These consensus-backed health standards save lives and protect American families. By EPA’s own estimate, compliance with the 2015 smog standard will save hundreds of lives, prevent 230,000 asthma attacks in children, and prevent 160,000 missed school days for children each year.

Failure to carry out his responsibilities under our nation’s clean air laws also demonstrates Administrator Pruitt’s disregard for the recommendations of EPA’s own public health experts and scientists.

The 2015 health-based standard for smog was developed through a rigorous and extensive rulemaking process over the course of several years, and the science on smog’s health impacts is well-established.

EPA finalized a revised, strengthened standard of 70 parts per billion after engaging in a transparent, public process and relying on well-established scientific information and the recommendations of an independent committee of scientific advisors.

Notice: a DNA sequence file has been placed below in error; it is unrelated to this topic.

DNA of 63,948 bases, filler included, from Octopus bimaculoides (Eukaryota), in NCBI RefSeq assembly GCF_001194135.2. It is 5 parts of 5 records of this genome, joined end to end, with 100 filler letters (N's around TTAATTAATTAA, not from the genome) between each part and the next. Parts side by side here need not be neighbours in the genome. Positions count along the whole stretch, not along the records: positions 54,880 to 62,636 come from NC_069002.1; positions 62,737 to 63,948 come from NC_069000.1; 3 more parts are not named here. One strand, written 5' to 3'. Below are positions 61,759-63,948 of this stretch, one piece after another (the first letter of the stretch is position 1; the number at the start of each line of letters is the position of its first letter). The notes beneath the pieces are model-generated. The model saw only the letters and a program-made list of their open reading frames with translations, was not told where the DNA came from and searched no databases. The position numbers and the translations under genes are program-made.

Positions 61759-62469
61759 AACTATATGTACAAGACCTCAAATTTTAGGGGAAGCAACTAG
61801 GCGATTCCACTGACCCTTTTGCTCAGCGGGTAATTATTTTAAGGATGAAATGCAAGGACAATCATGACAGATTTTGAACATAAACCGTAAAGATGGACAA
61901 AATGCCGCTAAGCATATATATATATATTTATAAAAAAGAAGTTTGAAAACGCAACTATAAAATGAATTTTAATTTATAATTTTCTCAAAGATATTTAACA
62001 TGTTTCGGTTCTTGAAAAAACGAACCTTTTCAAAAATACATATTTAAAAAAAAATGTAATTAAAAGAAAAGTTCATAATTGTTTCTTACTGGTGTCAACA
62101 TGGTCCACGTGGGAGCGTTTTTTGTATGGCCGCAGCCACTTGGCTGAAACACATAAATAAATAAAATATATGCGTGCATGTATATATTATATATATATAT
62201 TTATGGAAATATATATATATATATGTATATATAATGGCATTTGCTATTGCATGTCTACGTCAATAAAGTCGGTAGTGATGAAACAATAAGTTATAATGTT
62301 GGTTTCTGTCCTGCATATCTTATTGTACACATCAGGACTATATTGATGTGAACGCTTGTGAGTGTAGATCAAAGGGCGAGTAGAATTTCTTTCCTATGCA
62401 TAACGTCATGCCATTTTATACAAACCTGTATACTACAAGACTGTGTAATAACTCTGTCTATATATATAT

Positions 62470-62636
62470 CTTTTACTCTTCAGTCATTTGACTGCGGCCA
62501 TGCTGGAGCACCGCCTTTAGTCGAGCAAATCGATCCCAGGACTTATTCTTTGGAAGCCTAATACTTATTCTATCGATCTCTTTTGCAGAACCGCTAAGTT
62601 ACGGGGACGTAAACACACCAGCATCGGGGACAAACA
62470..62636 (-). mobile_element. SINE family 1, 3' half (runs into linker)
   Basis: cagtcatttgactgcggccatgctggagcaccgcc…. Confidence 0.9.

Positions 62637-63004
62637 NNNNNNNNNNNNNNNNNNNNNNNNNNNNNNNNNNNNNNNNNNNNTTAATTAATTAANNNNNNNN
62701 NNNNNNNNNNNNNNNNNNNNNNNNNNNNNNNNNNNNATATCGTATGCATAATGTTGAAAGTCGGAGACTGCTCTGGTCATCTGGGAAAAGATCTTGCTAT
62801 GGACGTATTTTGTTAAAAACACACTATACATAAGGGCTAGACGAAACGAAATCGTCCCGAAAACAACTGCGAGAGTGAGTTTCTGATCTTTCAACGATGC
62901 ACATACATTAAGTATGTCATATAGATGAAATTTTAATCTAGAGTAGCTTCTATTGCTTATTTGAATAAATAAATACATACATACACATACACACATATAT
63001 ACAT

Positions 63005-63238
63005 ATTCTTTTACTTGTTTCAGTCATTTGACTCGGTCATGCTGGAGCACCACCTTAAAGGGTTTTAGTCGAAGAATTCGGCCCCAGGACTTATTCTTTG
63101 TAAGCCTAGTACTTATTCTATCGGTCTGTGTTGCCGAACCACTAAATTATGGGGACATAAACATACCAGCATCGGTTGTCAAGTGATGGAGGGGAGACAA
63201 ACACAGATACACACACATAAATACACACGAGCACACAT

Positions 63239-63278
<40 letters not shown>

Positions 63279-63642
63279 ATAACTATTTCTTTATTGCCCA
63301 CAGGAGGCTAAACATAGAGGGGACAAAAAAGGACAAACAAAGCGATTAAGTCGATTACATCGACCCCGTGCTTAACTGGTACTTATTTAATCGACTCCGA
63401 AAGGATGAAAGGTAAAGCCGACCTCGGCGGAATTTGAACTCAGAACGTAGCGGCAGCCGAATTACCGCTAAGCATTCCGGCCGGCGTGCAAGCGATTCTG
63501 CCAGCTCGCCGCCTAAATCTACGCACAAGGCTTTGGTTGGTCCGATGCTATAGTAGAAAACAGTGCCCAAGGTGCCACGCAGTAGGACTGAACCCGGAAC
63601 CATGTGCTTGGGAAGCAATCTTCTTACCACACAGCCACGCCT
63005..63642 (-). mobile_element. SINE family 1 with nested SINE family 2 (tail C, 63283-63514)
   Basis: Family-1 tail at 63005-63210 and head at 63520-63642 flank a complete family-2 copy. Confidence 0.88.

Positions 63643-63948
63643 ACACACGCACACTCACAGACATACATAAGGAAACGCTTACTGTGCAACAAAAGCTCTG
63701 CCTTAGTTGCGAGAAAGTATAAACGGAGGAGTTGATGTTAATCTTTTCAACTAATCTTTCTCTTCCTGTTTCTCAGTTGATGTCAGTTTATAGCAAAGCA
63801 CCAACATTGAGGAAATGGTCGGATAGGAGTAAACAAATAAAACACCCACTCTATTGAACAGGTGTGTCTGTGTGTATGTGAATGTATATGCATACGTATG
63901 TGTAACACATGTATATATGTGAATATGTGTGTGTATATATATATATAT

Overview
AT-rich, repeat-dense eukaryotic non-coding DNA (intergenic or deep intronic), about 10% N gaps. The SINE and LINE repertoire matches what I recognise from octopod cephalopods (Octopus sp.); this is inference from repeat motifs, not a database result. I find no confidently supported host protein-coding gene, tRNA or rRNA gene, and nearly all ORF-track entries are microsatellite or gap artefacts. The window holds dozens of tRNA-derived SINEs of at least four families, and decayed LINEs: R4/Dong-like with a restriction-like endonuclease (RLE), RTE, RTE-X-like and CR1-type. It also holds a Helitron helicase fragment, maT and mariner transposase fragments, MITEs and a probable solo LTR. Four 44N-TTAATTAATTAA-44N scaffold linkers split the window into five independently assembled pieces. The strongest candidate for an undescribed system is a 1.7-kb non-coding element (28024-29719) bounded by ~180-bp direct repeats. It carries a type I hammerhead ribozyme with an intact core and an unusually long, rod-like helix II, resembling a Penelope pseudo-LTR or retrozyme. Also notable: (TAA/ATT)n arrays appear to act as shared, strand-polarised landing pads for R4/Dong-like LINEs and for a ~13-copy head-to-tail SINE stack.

Administrator Pruitt has a legal duty to carry out the health standard to ensure healthier, longer lives for millions of Americans afflicted by dangerous smog pollution. That’s why EDF joined so many others in telling him we’ll go to court if he doesn’t.

Those joining us on the notice of intent to sue are the American Lung Association, American Public Health Association, American Thoracic Society, Appalachian Mountain Club, Earthjustice, Environmental Law & Policy Center, National Parks Conservation Association, Natural Resources Defense Council, Sierra Club and West Harlem Environmental Action.

The Attorneys General of New York, California, Connecticut, Delaware, Illinois, Iowa, Maine, Massachusetts, Minnesota, New Mexico, Oregon, Pennsylvania, Rhode Island, Vermont, Washington, and Washington D.C. sent a similar letter.

We urges Administrator Pruitt to “expeditiously” carry out his responsibility under our nation’s clean air law to protect the health of our families and communities. There is no time to waste.

Also posted in Clean Air Act, Health, Partners for Change, Policy / Comments are closed